The means for aligning typically includes a pair of pins extending from the alignment plate and a pair of corresponding orifices in the alignment coupler. The means for releasably locking the ferrule in the housing of the alignment coupler typically includes a plug body housing the ferrule, the plug body including a pair of outwardly extending ridges; and a coupler body with a channel for receiving the coupler housing and the plug body, the channel of the coupler body including a pair of latching members biased over the outwardly extending ridges of the plug body, the plug body further including a sliding mechanism for urging the latching members away from the outwardly extending ridges to remove the plug body from the coupler body.

In the preferred embodiment, the means for sealing include a coupler body with a channel for receiving a connector plug and the alignment coupler therein; and a door spanning the channel, the door biased to cover the channel but displaceable with respect to the channel when the plug body is received in the channel to prevent light from escaping the channel when the plug body is removed from the channel. Usually the door is hinged on each end to the channel and includes at least one spring biasing the door in a position spanning the channel.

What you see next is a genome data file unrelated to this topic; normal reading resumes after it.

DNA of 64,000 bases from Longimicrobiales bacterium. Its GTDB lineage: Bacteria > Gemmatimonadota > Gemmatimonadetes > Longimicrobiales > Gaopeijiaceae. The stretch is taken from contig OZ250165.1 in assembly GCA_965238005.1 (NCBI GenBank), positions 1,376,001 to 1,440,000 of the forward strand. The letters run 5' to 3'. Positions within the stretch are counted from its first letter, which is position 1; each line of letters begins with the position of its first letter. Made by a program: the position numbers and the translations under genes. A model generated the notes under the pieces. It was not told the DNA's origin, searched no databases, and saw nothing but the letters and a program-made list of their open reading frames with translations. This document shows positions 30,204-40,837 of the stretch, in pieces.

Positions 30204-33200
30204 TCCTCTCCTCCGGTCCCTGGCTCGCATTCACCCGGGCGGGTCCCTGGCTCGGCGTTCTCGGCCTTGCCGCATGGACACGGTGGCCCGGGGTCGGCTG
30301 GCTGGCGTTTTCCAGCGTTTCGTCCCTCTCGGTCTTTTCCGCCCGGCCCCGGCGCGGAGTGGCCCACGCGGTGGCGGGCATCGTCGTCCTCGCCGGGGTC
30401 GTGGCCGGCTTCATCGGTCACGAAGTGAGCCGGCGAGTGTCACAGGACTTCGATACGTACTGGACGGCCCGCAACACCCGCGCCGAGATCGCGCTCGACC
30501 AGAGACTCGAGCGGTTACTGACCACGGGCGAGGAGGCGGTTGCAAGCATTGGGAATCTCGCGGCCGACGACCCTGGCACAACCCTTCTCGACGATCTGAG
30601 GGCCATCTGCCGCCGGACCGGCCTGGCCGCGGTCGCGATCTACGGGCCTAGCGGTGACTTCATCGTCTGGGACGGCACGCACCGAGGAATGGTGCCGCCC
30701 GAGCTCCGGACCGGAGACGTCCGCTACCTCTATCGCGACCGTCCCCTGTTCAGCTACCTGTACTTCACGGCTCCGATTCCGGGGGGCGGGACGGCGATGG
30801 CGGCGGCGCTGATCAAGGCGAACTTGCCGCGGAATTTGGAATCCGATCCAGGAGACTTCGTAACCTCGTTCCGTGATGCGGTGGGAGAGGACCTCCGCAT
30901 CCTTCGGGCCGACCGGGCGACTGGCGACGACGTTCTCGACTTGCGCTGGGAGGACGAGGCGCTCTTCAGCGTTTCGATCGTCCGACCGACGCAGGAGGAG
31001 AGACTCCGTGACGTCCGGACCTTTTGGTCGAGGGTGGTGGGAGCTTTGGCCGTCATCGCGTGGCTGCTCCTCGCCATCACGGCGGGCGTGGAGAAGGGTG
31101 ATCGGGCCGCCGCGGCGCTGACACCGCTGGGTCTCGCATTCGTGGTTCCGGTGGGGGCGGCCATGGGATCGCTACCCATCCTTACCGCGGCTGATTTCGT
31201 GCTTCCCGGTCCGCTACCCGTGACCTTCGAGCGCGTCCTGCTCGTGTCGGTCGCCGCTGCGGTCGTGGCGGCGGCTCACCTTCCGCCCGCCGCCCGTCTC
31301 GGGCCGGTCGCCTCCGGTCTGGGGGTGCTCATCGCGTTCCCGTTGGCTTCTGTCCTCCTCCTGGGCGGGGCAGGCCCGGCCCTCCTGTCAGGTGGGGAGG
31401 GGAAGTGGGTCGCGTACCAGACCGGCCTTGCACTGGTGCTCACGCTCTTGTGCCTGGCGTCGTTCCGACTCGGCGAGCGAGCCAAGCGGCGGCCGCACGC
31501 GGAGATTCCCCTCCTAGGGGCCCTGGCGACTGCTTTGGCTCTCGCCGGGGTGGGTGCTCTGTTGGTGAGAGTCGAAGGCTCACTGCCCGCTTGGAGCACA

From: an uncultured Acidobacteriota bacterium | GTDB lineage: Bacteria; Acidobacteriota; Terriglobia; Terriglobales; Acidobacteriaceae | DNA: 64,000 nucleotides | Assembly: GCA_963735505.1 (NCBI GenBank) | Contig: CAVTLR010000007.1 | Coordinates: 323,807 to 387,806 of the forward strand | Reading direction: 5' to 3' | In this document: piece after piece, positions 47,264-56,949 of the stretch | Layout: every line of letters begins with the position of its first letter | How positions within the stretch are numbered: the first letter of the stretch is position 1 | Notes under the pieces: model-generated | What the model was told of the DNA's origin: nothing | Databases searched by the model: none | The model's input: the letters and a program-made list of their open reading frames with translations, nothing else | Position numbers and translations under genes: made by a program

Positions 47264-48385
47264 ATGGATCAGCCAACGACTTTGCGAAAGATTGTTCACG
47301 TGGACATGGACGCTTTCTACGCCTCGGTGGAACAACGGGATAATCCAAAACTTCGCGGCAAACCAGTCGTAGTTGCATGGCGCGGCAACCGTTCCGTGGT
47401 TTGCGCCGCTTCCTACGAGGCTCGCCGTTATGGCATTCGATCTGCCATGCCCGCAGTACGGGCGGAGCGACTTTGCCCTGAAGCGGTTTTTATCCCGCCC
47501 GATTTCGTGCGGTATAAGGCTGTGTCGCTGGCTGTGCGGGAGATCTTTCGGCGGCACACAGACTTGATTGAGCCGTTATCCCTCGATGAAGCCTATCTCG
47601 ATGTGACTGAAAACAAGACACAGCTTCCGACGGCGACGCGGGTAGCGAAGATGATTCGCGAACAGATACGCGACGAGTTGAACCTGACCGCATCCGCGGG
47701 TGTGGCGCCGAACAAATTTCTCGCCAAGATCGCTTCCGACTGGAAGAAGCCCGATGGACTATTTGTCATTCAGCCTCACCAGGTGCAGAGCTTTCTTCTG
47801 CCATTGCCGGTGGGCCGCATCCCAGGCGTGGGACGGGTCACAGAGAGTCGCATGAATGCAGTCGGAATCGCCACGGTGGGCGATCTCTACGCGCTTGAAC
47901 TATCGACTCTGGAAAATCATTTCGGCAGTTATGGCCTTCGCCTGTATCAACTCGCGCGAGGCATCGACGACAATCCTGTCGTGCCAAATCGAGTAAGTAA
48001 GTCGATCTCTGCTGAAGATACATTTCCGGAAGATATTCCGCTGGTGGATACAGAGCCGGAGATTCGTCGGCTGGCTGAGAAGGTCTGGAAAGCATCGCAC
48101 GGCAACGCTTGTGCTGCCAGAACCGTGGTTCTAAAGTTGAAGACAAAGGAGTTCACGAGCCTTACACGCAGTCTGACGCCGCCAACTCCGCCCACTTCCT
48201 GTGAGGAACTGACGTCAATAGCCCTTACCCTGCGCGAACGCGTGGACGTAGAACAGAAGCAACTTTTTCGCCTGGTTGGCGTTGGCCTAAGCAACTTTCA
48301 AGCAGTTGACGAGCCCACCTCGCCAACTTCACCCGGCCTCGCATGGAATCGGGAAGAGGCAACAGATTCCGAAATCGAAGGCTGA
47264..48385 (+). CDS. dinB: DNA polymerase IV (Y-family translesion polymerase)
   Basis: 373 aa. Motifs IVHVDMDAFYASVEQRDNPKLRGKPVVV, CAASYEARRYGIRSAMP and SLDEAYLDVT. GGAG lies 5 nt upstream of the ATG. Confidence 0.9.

BRIEF DESCRIPTION OF THE DRAWINGS

Other objects, features and advantages will occur to those skilled in the art from the following description of a preferred embodiment and the accompanying drawings, in which:

FIG. 1 is a schematic view of an optical communication system in accordance with the subject invention;

FIG. 2 is an exploded view schematically depicting one end of a fiber optic bundle which must be optically connected to an array of emitters and detectors on a driver-receiver circuitry module;

FIG. 3 is an exploded schematic view of the support structure, the faceplate, and the fiber bundle alignment plate components of the subject invention;